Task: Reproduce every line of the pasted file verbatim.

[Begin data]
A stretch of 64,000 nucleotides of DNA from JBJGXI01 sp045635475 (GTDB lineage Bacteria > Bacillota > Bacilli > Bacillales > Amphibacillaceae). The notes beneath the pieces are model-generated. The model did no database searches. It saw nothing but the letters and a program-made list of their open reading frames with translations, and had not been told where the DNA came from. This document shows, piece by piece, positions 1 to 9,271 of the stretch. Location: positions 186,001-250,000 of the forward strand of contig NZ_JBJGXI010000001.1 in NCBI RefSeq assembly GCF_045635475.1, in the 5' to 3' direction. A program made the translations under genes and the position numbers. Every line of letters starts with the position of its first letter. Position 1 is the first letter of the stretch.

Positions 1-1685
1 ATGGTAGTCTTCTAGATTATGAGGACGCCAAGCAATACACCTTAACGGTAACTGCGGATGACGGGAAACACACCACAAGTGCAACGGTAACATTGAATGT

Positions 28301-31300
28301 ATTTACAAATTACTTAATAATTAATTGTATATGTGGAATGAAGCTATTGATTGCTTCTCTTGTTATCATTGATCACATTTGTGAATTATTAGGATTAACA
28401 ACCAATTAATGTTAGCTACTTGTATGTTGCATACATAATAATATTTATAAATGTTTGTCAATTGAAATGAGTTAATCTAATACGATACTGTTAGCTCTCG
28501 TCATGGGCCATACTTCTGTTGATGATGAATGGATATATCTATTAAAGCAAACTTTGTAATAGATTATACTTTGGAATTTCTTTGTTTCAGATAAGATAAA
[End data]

A stretch of 64,000 nucleotides of DNA from JBJGXI01 sp045635475 (GTDB lineage Bacteria > Bacillota > Bacilli > Bacillales > Amphibacillaceae). The notes beneath the pieces are model-generated. The model did no database searches. It saw nothing but the letters and a program-made list of their open reading frames with translations, and had not been told where the DNA came from. This document shows, piece by piece, positions 1 to 9,271 of the stretch. Location: positions 186,001-250,000 of the forward strand of contig NZ_JBJGXI010000001.1 in NCBI RefSeq assembly GCF_045635475.1, in the 5' to 3' direction. A program made the translations under genes and the position numbers. Every line of letters starts with the position of its first letter. Position 1 is the first letter of the stretch.

Positions 1-1685
1 ATGGTAGTCTTCTAGATTATGAGGACGCCAAGCAATACACCTTAACGGTAACTGCGGATGACGGGAAACACACCACAAGTGCAACGGTAACATTGAATGT

Positions 28301-31300
28301 ATTTACAAATTACTTAATAATTAATTGTATATGTGGAATGAAGCTATTGATTGCTTCTCTTGTTATCATTGATCACATTTGTGAATTATTAGGATTAACA
28401 ACCAATTAATGTTAGCTACTTGTATGTTGCATACATAATAATATTTATAAATGTTTGTCAATTGAAATGAGTTAATCTAATACGATACTGTTAGCTCTCG
28501 TCATGGGCCATACTTCTGTTGATGATGAATGGATATATCTATTAAAGCAAACTTTGTAATAGATTATACTTTGGAATTTCTTTGTTTCAGATAAGATAAA